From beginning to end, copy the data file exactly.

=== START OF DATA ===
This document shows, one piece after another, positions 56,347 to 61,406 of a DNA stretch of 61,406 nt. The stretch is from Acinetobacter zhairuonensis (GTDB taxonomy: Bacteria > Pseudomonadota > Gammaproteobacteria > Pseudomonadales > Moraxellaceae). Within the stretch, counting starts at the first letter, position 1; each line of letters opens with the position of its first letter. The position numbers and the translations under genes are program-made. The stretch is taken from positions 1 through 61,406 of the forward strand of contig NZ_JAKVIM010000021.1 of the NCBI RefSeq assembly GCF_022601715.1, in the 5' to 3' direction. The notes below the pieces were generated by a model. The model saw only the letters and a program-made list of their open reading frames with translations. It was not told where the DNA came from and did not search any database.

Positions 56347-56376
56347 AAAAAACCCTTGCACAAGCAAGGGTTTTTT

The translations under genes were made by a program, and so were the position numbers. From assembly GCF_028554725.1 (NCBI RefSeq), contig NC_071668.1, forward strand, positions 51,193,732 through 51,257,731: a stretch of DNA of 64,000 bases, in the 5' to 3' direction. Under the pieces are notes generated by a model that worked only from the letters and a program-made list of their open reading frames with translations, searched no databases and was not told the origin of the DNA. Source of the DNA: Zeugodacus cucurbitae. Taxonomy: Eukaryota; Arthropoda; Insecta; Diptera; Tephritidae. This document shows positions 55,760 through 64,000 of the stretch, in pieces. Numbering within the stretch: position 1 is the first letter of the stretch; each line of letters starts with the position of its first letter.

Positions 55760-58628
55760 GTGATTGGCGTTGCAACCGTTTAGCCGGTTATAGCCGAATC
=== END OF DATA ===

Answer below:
This document shows, one piece after another, positions 56,347 to 61,406 of a DNA stretch of 61,406 nt. The stretch is from Acinetobacter zhairuonensis (GTDB taxonomy: Bacteria > Pseudomonadota > Gammaproteobacteria > Pseudomonadales > Moraxellaceae). Within the stretch, counting starts at the first letter, position 1; each line of letters opens with the position of its first letter. The position numbers and the translations under genes are program-made. The stretch is taken from positions 1 through 61,406 of the forward strand of contig NZ_JAKVIM010000021.1 of the NCBI RefSeq assembly GCF_022601715.1, in the 5' to 3' direction. The notes below the pieces were generated by a model. The model saw only the letters and a program-made list of their open reading frames with translations. It was not told where the DNA came from and did not search any database.

Positions 56347-56376
56347 AAAAAACCCTTGCACAAGCAAGGGTTTTTT

The translations under genes were made by a program, and so were the position numbers. From assembly GCF_028554725.1 (NCBI RefSeq), contig NC_071668.1, forward strand, positions 51,193,732 through 51,257,731: a stretch of DNA of 64,000 bases, in the 5' to 3' direction. Under the pieces are notes generated by a model that worked only from the letters and a program-made list of their open reading frames with translations, searched no databases and was not told the origin of the DNA. Source of the DNA: Zeugodacus cucurbitae. Taxonomy: Eukaryota; Arthropoda; Insecta; Diptera; Tephritidae. This document shows positions 55,760 through 64,000 of the stretch, in pieces. Numbering within the stretch: position 1 is the first letter of the stretch; each line of letters starts with the position of its first letter.

Positions 55760-58628
55760 GTGATTGGCGTTGCAACCGTTTAGCCGGTTATAGCCGAATC